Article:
Teutopolis School District Residents Ask Questions, Offer Input on Balancing the Budget


Published on January 3 2013 9:57 pm
Last Updated on July 14 2013 12:07 pm
Written by Greg Sapp

Some 150 residents of the Teutopolis school district gathered Thursday night to hear ideas from Superintendent Bill Fritcher on how to cut costs and raise revenues.  The initiative is the result of direction from the school board for $1 million in potential budget cuts.

Fritcher and Board President Marty Siemer took the lead in the presentation, which follows a survey mailed to district residents earlier this school year.  In contrast to many such surveys, a large majority of residents responded to the survey and returned it to the district office full of input.

Thursday night's meeting was the chance to get questions answered and offer face-to-face input.  The tough part may be getting a consensus.

One recurring theme, though, was opposition to increasing class sizes in Grades K-6.  Teachers and parents alike disagreed with that proposal; teachers voicing concerns over being able to comply with the new Common Core curriculum guidelines being implemented in Illinois and parents wondering how teachers would give their children the attention necessary to make sure they succeed in school.

There was also discussion of closing Teutopolis Junior High School and relocating those classes to Teutopolis Grade School.  Most of those present disagreed with the idea and the proposal also did not get a good review on the survey. 

Board member Jim Buhnerkempe pointed out, though, that all of the junior high students could be moved to the grade school and the grade school would still be accommodating 140 fewer students than when the junior high school was built.

Athletics was also a major topic.  Fritcher offered ideas such as eliminating some programs and raising participation fees, but some in attendance argued that participation in athletics makes for a more well-rounded educational experience.  Others contended that the bottom line was educating students and athletics and some other extra-curricular activities might have to suffer.

There was also support for increased volunteer assistance with sports and other extra-curriculars.  If some of those actions involve replacing those who now receive a stipend for their services, that might have to be bargained with district employees before it could be implemented.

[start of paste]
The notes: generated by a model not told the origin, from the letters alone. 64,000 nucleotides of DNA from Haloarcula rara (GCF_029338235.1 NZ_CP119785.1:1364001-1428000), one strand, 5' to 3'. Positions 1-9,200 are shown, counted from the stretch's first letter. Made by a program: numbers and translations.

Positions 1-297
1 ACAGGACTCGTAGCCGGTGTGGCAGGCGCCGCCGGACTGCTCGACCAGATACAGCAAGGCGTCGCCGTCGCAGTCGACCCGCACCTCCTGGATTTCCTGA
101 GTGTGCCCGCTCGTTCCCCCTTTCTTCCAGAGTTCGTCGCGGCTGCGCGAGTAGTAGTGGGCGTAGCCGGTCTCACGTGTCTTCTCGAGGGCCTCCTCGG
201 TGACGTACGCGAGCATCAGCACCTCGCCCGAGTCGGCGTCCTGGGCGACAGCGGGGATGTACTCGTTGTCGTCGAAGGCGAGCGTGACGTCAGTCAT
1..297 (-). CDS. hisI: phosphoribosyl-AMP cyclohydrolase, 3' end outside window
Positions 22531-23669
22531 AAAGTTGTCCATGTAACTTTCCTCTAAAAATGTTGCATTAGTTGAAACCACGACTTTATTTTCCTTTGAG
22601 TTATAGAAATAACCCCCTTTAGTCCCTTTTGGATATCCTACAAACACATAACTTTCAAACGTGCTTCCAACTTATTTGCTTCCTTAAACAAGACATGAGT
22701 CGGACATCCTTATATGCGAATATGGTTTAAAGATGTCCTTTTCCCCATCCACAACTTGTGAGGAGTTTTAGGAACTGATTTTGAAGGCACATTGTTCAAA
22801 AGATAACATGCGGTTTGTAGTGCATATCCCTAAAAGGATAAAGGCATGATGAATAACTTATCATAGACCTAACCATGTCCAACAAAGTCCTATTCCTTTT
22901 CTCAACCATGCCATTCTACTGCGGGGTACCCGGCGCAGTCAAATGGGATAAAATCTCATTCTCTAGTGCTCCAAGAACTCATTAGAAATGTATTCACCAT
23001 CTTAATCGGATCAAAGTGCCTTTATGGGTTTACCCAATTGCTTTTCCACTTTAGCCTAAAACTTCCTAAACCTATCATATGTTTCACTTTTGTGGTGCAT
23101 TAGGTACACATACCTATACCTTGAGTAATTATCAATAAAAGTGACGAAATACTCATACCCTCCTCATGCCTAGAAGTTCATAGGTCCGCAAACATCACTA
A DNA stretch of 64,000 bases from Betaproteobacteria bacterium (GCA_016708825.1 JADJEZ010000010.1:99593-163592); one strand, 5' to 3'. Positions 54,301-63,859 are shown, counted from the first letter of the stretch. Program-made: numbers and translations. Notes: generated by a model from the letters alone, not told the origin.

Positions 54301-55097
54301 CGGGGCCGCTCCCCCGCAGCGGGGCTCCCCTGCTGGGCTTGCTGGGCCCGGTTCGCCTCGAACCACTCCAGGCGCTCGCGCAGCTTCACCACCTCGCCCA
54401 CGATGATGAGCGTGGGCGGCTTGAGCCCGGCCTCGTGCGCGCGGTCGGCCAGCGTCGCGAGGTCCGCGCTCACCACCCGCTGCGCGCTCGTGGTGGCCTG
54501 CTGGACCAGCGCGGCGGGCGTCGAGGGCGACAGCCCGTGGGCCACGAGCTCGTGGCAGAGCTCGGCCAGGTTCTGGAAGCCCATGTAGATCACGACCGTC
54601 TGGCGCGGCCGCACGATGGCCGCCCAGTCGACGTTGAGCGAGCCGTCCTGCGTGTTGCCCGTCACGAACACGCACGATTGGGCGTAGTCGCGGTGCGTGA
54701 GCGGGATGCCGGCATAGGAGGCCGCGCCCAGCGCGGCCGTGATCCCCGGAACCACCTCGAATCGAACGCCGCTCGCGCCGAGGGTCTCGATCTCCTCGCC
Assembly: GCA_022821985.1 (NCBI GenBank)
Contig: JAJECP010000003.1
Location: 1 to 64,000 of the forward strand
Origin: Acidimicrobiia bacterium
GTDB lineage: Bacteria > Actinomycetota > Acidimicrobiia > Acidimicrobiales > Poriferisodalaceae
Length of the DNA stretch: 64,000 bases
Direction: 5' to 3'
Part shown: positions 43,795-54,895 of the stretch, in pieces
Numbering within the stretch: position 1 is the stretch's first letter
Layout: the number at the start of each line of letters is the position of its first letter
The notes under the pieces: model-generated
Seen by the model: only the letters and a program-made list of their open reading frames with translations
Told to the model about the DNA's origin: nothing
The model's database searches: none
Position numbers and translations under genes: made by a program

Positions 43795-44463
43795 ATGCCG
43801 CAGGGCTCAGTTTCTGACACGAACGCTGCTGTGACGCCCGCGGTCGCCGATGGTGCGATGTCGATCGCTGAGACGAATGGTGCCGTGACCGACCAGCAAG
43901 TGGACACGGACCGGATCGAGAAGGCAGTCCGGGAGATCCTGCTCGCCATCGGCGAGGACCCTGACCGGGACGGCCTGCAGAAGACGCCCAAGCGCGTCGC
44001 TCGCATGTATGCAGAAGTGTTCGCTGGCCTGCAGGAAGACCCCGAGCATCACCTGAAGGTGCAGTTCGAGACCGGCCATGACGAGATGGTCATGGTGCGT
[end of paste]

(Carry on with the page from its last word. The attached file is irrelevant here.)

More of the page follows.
Fritcher pointed out cuts in funding from the State and the uncertainty as to how much money will be forthcoming in future years as a consideration.  One resident asked whether a lawsuit that would sue the State for revenue contributed by local districts but not completely returned has been considered.  Fritcher said he'd talk about the idea at an upcoming Regional Superintendent of Schools meeting.

Still another proposal was to consider even deeper cuts to get the District on a sound fiscal footing and to make sure this issue wouldn't need to be revisited every year.

Several questions addressed the duties of district administrators and whether they need to be given more to do or whether some administrative positions should be cut?  Others contended that administrators are being asked to do more both from the State and from the District and a study showed that Teutopolis has a higher student-to-administrator ratio than any other district in the county.

There was some brief discussion of a property tax increase to provide additional revenue.

Here are some specific proposals presented by Fritcher at Thursday's meeting:

--double the athletic participation fee

--raise lunch prices

--raise driver's education and registration fees

--establish participation fees for all extra-curricular activities

--increasing class sizes at the primary grades

There was one suggestion to look at contract busing, but Fritcher said he had not looked into the idea.

Fritcher also pointed out that eight teacher resignations at school year's end would save $382,000, and other possible staff reductions could save another $128,000 for a total of $510,000 in savings.

Another thing to consider...the possibility that the State will shift the burden of handling teacher pensions to the local districts, something that many administrators expect in the next few years.

Siemer said that the Board hopes to make their decisions by late February or early March.  Fritcher said the survey results and Thursday night's presentation either is or will be by the weekend on the Unit 50 website.